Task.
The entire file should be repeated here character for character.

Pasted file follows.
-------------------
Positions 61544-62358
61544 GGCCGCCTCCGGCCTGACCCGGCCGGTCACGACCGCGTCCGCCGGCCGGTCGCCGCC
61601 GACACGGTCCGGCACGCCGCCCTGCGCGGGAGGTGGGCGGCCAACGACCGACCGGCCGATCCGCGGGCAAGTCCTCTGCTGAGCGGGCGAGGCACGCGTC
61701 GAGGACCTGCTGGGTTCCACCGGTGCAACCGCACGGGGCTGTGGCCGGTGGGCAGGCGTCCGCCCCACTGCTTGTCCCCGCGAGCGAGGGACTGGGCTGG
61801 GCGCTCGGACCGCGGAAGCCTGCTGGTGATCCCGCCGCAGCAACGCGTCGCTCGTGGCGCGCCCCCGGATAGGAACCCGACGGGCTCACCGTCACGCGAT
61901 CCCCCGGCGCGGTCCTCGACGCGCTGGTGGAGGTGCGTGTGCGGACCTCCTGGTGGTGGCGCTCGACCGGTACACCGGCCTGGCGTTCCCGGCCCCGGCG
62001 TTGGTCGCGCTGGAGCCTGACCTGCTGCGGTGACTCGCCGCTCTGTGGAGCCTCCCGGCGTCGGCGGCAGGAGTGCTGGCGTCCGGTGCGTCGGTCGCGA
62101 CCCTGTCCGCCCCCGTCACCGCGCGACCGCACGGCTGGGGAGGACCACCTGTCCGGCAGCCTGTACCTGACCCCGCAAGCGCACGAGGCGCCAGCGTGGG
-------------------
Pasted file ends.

Positions 61544-62358
61544 GGCCGCCTCCGGCCTGACCCGGCCGGTCACGACCGCGTCCGCCGGCCGGTCGCCGCC
61601 GACACGGTCCGGCACGCCGCCCTGCGCGGGAGGTGGGCGGCCAACGACCGACCGGCCGATCCGCGGGCAAGTCCTCTGCTGAGCGGGCGAGGCACGCGTC
61701 GAGGACCTGCTGGGTTCCACCGGTGCAACCGCACGGGGCTGTGGCCGGTGGGCAGGCGTCCGCCCCACTGCTTGTCCCCGCGAGCGAGGGACTGGGCTGG
61801 GCGCTCGGACCGCGGAAGCCTGCTGGTGATCCCGCCGCAGCAACGCGTCGCTCGTGGCGCGCCCCCGGATAGGAACCCGACGGGCTCACCGTCACGCGAT
61901 CCCCCGGCGCGGTCCTCGACGCGCTGGTGGAGGTGCGTGTGCGGACCTCCTGGTGGTGGCGCTCGACCGGTACACCGGCCTGGCGTTCCCGGCCCCGGCG
62001 TTGGTCGCGCTGGAGCCTGACCTGCTGCGGTGACTCGCCGCTCTGTGGAGCCTCCCGGCGTCGGCGGCAGGAGTGCTGGCGTCCGGTGCGTCGGTCGCGA
62101 CCCTGTCCGCCCCCGTCACCGCGCGACCGCACGGCTGGGGAGGACCACCTGTCCGGCAGCCTGTACCTGACCCCGCAAGCGCACGAGGCGCCAGCGTGGG